Ocean Beach Swell Statistics, Spring: All Swell – Any Wind
The graph illustrates the variation of swells directed at Ocean Beach through an average southern hemisphere spring and is based upon 6516 NWW3 model predictions since 2006 (values every 3 hours). The wave model does not forecast wind or surf right at the shore so we have chosen the best grid node based on what we know about Ocean Beach. In the case of Ocean Beach, the best grid node is 25 km away (16 miles).
The rose diagram describes the distribution of swell directions and swell sizes, while the graph at the bottom shows the same thing but without direction information. Five colours show increasing wave sizes. The smallest swells, less than 0.5m (1.5 feet), high are coloured blue. These happened only 32% of the time. Green and yellow show increasing swell sizes and red represents largest swells greater than >3m (>10ft). In both graphs, the area of any colour is proportional to how frequently that size swell was forecast.
The diagram suggests that the prevailing swell direction, shown by the largest spokes, was SE, whereas the the most common wind blows from the WNW. Because the wave model grid is offshore, sometimes a strong offshore wind blows largest waves away from Ocean Beach and away from the coast. We group these with the no surf category of the bar chart. To keep it simple we don't show these in the rose diagram. Because wind determines whether or not waves are clean enough to surf at Ocean Beach, you can select a similar diagram that shows only the swells that were forecast to coincide with glassy or offshore wind conditions. In a typical southern hemisphere spring, swells large enough to cause surfable waves at Ocean Beach run for about 34% of the time.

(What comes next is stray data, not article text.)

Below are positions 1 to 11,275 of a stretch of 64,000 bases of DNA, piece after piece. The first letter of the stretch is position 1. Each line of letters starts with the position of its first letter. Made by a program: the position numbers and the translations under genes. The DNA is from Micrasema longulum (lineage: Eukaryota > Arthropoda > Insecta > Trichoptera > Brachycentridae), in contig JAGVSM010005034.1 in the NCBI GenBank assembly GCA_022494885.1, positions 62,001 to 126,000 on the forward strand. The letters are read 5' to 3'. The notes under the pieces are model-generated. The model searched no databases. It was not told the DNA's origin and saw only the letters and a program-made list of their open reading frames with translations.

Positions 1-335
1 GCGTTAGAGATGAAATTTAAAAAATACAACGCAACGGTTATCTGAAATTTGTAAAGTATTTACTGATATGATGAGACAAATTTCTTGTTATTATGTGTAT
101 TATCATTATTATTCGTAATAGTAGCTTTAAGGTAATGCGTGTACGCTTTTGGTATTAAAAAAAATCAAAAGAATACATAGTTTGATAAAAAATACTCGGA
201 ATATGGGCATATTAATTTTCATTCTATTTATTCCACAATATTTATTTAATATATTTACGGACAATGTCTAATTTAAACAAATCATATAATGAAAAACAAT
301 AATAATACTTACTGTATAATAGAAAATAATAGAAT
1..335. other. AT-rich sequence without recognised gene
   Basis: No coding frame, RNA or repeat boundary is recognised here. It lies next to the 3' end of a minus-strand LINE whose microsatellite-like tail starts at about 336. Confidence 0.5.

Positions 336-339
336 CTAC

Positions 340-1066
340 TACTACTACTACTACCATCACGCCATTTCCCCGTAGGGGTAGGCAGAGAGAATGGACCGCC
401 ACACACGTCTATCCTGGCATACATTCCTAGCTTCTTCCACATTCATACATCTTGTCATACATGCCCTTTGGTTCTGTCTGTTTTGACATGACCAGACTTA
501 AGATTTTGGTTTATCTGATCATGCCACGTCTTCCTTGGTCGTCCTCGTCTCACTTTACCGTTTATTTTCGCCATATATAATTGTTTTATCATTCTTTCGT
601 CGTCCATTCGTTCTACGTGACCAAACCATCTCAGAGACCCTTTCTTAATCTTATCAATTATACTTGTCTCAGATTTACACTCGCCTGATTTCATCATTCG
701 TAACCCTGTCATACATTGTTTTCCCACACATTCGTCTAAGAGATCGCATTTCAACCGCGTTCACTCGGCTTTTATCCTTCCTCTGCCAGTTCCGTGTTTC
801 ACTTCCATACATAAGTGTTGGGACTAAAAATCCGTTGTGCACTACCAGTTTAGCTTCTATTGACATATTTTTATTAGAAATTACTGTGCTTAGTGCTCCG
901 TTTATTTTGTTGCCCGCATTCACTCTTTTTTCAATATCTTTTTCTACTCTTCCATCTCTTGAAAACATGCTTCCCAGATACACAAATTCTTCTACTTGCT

IMPORTANT: Beta version feature! Swell heights are open water values from NWW3. There is no attempt to model near-shore effects. Coastal wave heights will generally be less, especially if the break does not have unobstructed exposure to the open ocean.